Emotional exhaustion and turnover intention in human service occupations: The protective role of coworker support

Lori J. Ducharme, Hannah K. Knudsen, Paul M. Roman

Research output: Contribution to journalArticlepeer-review

178 Scopus citations

Abstract

Human services occupations are prone to high rates of burnout and turnover. These outcomes have adverse implications for service providers and the clients in their care. Several studies have assessed the structural causes and consequences of burnout and turnover, but little attention has been paid to the potentially protective role of coworker support. We estimate a structural equation model including job characteristics, coworker support, and workplace justice to predict turnover intention, both directly and indirectly through emotional exhaustion. More than 1,800 substance abuse treatment counselors provided survey data for these analyses. Net of demographic and workload measures, low autonomy, and a lack of distributive justice significantly predicted emotional exhaustion, while coworker support was inversely associated with exhaustion. In turn, exhaustion was a significant predictor of intent to quit. Coworker support exhibited direct inverse effects on intent to quit, while counselors reporting low autonomy and lack of workplace justice were more likely to be contemplating quitting. These findings extend previous research by identifying specific and beneficial effects of coworker support on counselors' job-related affect and well-being.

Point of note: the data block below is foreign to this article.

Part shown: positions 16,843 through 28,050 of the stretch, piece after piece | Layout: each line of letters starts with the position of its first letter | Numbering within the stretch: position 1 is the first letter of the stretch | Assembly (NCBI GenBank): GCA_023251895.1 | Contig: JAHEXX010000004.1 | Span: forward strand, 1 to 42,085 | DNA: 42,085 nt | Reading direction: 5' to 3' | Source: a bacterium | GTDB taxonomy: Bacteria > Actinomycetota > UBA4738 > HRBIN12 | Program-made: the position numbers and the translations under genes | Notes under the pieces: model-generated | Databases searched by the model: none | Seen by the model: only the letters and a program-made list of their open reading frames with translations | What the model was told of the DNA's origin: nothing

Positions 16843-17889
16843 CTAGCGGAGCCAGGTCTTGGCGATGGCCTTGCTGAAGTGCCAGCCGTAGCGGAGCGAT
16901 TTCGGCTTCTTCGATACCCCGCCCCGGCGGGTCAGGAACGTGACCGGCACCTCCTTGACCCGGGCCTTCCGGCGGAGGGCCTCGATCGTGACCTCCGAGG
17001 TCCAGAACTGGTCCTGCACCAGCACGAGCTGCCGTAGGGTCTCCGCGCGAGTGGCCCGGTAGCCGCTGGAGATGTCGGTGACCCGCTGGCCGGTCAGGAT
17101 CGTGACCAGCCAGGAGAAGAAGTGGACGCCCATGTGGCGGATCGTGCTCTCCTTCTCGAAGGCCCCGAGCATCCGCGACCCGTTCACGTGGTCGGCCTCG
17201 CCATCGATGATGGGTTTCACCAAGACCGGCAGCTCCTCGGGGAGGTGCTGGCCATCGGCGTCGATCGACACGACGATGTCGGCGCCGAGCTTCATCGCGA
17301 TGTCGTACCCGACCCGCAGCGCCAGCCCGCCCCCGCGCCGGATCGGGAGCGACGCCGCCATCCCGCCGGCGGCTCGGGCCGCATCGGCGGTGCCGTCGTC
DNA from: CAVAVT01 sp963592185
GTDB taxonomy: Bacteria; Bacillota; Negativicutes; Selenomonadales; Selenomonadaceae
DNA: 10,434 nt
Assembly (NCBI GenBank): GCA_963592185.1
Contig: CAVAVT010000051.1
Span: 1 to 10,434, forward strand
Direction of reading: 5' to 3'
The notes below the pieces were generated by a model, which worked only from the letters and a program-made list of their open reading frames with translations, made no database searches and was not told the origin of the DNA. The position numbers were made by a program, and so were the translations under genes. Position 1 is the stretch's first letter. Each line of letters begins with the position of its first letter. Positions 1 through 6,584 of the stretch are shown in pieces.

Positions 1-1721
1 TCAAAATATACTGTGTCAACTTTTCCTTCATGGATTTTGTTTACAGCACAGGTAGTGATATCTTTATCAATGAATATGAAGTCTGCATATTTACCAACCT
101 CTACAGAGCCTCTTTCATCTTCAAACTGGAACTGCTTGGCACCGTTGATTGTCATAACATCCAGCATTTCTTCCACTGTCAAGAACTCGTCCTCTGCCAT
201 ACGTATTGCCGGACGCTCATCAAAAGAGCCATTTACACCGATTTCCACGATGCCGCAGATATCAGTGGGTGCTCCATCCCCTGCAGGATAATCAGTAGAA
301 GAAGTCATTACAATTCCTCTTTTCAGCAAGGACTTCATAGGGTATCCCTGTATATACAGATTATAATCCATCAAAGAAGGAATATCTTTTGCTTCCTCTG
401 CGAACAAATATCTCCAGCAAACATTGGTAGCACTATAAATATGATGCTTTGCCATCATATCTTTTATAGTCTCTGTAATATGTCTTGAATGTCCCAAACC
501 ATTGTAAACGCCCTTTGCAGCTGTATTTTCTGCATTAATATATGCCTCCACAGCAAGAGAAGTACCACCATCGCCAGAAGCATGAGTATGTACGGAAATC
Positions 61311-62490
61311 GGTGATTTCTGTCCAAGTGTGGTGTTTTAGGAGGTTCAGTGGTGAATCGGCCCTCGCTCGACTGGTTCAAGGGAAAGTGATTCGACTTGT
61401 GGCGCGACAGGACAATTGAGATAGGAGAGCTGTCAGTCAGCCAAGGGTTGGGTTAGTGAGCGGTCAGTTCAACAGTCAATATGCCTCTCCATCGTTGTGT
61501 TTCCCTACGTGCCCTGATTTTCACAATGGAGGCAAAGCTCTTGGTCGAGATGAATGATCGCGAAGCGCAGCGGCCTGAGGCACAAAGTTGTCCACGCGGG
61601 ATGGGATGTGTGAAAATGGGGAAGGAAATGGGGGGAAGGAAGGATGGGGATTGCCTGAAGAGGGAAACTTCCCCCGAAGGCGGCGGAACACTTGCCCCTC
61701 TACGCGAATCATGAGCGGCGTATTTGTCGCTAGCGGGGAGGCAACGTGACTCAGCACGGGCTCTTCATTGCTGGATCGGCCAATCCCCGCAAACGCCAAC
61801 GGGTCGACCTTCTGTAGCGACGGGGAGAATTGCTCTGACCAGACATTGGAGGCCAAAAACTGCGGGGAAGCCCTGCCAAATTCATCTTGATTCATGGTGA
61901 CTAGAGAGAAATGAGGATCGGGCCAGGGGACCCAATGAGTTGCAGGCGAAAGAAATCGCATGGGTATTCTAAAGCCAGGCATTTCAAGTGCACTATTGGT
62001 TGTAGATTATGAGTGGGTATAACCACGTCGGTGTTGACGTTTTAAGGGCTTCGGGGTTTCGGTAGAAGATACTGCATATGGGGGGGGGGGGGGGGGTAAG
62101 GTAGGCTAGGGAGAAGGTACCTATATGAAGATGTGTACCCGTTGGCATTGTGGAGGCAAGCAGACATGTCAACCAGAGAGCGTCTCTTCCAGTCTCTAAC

Original languageEnglish
Pages (from-to)81-104
Number of pages24
JournalSociological Spectrum
Volume28
Issue number1
DOIs
StatePublished - Jan 2008

Bibliographical note

Funding Information:
This research was supported by grants from the National Institute on Drug Abuse (R01DA13110 and R01DA14482). The opinions expressed are those of the authors and do not represent the official views of the funding agency.

ASJC Scopus subject areas

  • Sociology and Political Science

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